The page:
Mendoza Journals

Mendoza for Budget Travellers

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An August 2004 trip to Mendoza by Robert Raymond Ingledew

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Quote: I already mentioned in another report the sky-high prices of Las Leñas, a beautiful ski resort. Mendoza is an important city, and does not have those excessive prices, but still is more expensive than Mar del Plata, Bariloche or Iguazu. Here are some tips for saving money.

Mendoza for Budget Travellers

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Overview

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Quote:
Mendoza is a beautiful city, with all the advantages of large cities, and none of its problems. Being so near Chile, it is literally invaded by Chilean tourists due to the favorable exchange rate, not only for touring but also for shopping. Although Mendoza's prices are not as good as those you will find in Córdoba (Ituzaingó street) or in Buenos Aires, it still offers good options for buying. If you want fashion, you will go to the Palmares Shopping Center in Chacras de Coria or to the one located on Avenida de Acceso Este in Villa Nueva (it used to be called Gigante when I lived in Mendoza, but now has another name). I lived three and a half years in Mendoza and never would have left, but I lost ...Read More
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Mendoza is a miracle of human effort. It is in the midst of the desert and the effort of man, starting with the Incas and Huarpes Indians who constructed the main irrigation channel (Cacique Guaymallen), converted this desert into a huge oasis. This channel existed in 1563, and probably even before that. The Incas, who had already arrived here, taught the Huarpes Indians their agricultural secrets, and this is why, from Lake Potrerillos, I was able to see cultivation terraces in the mountain. Maybe they were not many, but there they were. Mendoza has one of the lowest rainfalls in all of Argentina, but irrigation has converted this land into a paradise. Practically all streets have their irrig...Read More
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San Rafael is a medium-sized city (some 50,000 inhabitants), is an important vineyard and winery area, but also has beautiful places that, in some cases, can be visited by bus. Valle Grande,the lower part of the Atuel Canyon, is only 20 miles away and can be reached in the local bus services, Empresa Buitroni. If not, a taxi there will cost you $20-$25, or you can take a local tour, that will require 8 hours less than if you take a tour from Mendoza city. Valle Grande is a relatively easy rafting area and, downstream from the dam, there is class II rafting with some rapids, but only problematic for kayaks; I saw one upside down. It is near to the upper Atuel Canyon, but if you are not fond of exha...Read More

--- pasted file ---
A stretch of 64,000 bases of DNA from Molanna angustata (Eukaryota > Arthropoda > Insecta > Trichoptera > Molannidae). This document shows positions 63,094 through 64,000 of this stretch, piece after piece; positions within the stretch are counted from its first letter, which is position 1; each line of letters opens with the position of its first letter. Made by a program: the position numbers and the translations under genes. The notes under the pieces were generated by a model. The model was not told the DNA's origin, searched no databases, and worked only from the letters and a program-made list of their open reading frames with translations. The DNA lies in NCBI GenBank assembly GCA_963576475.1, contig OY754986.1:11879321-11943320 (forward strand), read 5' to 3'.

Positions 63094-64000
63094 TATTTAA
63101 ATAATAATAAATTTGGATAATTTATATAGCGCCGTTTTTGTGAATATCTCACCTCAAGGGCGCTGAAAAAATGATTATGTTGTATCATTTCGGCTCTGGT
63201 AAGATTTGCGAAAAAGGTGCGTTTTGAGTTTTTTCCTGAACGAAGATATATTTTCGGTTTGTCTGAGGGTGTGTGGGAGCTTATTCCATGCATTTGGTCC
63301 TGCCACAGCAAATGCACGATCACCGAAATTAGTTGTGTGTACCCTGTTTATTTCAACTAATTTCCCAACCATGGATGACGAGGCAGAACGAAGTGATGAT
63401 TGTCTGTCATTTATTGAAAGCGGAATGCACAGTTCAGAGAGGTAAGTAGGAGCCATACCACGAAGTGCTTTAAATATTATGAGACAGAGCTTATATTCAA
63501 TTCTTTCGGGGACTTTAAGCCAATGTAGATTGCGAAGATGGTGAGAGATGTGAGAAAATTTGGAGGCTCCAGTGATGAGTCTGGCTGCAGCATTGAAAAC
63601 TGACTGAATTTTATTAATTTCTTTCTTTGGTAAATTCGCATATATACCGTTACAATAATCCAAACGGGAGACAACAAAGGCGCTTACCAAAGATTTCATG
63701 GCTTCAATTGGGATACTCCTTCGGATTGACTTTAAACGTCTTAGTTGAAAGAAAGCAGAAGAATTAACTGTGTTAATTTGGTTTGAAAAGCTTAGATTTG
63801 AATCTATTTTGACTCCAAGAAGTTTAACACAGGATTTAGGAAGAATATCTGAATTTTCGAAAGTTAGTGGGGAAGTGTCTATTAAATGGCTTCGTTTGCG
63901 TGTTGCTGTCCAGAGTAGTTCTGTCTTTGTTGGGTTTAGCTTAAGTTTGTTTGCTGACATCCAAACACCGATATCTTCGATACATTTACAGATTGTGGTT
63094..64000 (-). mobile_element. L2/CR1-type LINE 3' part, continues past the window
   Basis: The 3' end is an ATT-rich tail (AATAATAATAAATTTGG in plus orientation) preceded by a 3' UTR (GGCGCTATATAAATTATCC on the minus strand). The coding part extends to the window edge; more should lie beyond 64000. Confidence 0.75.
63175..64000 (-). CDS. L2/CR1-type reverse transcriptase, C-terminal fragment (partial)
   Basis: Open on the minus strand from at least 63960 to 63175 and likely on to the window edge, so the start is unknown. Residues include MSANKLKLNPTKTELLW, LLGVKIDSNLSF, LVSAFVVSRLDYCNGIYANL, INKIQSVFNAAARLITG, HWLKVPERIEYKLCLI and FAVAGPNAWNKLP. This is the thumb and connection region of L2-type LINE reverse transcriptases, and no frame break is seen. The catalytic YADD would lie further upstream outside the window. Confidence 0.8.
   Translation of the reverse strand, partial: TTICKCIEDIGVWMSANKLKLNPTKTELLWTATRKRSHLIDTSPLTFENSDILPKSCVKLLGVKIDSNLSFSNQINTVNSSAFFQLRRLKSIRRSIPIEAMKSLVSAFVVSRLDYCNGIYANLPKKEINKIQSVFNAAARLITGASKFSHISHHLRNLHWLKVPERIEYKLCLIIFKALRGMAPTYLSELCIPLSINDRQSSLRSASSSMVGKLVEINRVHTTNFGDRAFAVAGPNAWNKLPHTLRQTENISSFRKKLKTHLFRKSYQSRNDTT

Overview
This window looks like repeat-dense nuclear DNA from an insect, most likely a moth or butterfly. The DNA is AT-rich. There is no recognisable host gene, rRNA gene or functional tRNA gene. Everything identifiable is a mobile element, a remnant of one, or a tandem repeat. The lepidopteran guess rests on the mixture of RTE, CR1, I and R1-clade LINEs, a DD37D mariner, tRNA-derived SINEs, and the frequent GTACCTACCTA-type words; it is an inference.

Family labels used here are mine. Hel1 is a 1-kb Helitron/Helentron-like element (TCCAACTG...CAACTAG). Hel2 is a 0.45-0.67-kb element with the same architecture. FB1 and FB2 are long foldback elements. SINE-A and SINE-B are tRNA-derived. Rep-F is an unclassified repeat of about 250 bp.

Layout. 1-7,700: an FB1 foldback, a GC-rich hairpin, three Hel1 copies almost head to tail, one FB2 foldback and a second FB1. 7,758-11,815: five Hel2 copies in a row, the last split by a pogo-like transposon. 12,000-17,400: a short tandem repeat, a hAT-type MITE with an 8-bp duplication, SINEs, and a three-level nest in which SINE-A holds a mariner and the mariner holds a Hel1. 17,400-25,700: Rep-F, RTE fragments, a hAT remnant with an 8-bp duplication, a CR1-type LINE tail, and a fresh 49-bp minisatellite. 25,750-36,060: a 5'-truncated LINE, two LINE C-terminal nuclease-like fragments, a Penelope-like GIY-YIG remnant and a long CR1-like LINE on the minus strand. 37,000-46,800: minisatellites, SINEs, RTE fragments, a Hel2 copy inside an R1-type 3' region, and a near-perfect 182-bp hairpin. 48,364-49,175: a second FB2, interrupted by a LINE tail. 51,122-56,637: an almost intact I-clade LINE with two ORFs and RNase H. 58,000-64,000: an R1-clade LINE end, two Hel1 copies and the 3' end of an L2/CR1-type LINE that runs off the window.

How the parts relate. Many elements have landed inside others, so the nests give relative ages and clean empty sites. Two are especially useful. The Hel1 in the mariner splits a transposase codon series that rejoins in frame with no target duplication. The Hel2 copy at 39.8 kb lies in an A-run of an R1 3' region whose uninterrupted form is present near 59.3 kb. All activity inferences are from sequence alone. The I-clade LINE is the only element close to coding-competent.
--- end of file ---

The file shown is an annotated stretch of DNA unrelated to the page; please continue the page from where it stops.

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The tour to Las Cuevas/Aconcagua Provincial Park is the milestone of any tour to Mendoza. The Aconcagua is the highest mountain in the American Continent, over 23,000 feet high. It is on the international road to Chile, so when you travel from Santiago to Mendoza, Córdoba, or Buenos Aires you will see it from the bus, although flying over the Andes from Santiago to Mendoza is a fascinating experience. The tour starts off early in the morning (about 7am) and goes through the residential district of Chacras de Coria, then crosses the Mendoza river, that now has crystal-clear water since the construction of the Potrerillos dam, and passes in front of the Lujan de Cuyo oil refinery. I should say he...Read More
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THE ROAD TO THE ACONCAGUA (PUENTE DEL INCA, POLVAREDAS, PENITENTES, AND LAS CUEVAS) The second last time I took this tour (in September, three years ago), I was fortunate. As the road to the Cristo Redentor was blocked by the snow, they took us to the Aconcagua Provincial Park. The stop there was for nearly two hours, and there was enough time to walk to the Horcones lagoon. However, walking at an altitude of 12,000 feet is not that simple. I walked about half the way and as soon as I reached a place where I had beautiful views of the Aconcagua and Tolosa mounts I just stopped there, took beautiful photos, and returned to the bus. The last time I went the road was open all the way to the Cri...Read More
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Las Leñas is beautiful and expensive. International skiers come to train here, because a combination of three tracks allows them to ski some seven miles at a time. During the high season, July, a single room in a hotel like Skorpio costs $270 per night. In August, that rate drops by 40%, and in September it drops to about a third of the original price. The ski lift pass is also expensive, and you are not allowed to go up without skis. I was given a free pass as a Senior citizen—you have to request it at Public Relations—and then was not allowed to board the chairlift. In any case, the whole scenery is beautiful, and if you walk along some of the few roads towards the mountain (I went towards ...Read More